An international brand resource for neighbourhoods, towns, cities, regions and economic clusters.

Famous in song and story

Posted by Claire Matthews

We’ve probably all heard the expression “But will it play in Peoria?” at one time or another. So, where the heck is Peoria, and why do we care if things will play there?

As it turns out, Peoria is a mid-sized city along the Illinois River, and for better or worse has long been considered as representative of the average Midwestern American town. It was from this archetypal status that the expression arose: in the days of Vaudeville it was felt that if an act succeeded in the white bread, mainstream town of Peoria, it could succeed anywhere in the US. Of course, the fact that the word Peoria sounds great in the mouth of a comedian – think Groucho Marx – didn’t hurt either.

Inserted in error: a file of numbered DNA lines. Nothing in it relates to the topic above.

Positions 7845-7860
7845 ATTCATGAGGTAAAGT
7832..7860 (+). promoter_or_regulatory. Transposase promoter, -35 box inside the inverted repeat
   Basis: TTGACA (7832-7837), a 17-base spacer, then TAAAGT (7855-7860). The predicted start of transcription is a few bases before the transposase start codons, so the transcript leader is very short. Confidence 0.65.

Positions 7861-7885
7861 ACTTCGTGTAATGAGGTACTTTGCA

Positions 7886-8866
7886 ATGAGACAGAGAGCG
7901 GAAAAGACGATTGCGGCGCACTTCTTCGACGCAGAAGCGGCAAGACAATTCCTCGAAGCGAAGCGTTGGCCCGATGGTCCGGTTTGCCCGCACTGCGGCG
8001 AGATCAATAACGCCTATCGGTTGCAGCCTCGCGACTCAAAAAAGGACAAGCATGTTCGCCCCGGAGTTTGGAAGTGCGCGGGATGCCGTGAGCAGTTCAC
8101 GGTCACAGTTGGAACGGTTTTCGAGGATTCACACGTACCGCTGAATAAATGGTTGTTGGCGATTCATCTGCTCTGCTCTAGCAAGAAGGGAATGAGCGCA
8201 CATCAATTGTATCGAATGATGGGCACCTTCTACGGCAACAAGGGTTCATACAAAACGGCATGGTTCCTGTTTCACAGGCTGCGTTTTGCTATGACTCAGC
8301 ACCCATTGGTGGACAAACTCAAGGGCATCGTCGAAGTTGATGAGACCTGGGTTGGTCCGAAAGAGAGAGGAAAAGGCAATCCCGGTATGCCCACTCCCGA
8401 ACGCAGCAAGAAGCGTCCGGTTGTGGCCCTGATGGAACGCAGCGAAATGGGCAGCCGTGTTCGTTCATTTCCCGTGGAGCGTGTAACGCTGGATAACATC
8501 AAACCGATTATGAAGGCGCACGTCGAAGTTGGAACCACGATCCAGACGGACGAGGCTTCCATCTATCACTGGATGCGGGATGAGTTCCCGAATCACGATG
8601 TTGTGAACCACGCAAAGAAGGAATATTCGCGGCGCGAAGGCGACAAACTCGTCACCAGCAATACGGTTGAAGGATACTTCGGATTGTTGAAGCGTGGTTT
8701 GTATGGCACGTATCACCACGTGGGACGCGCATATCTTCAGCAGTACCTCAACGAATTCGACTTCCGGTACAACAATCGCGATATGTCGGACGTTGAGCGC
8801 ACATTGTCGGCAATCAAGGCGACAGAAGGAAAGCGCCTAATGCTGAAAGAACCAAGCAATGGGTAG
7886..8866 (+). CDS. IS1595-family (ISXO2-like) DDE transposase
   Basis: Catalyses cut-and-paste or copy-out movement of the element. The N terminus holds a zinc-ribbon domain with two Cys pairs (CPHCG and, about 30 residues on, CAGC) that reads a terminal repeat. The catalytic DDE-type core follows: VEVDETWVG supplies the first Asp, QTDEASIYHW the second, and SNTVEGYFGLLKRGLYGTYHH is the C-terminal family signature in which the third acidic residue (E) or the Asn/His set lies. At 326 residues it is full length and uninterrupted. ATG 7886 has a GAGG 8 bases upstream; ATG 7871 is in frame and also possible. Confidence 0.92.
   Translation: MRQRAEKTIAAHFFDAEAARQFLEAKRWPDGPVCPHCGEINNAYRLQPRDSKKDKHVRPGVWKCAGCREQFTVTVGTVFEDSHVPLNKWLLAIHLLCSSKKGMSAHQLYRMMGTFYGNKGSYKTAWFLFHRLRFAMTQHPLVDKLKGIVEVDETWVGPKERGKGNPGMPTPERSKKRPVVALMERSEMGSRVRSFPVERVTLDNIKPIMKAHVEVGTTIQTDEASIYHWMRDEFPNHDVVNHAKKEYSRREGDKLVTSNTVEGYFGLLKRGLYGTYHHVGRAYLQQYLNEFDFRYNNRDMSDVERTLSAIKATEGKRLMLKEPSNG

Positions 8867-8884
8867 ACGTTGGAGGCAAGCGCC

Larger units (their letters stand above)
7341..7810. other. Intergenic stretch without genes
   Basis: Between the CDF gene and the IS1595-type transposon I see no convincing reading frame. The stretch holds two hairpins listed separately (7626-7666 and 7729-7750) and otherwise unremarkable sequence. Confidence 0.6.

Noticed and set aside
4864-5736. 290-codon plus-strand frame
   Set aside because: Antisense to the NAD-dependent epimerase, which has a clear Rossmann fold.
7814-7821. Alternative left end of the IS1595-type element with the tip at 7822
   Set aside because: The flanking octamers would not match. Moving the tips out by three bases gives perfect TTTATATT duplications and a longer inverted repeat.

Turns out, the vaudevillians aren’t the only ones who considered Peoria as a great test market. In the 1960s and 70s, the town was used extensively to gauge the potential of everything from consumer products to movies. Even politicians used Peoria as a testing ground. Even though other centres are used more often now, Peoria is still sometimes called the “test market capital of America.”

Considering that notables as varied as feminist Betty Friedan, comedian Richard Pryor and actor David Ogden Stiers grew up there, being average seems to yield some pretty good results.

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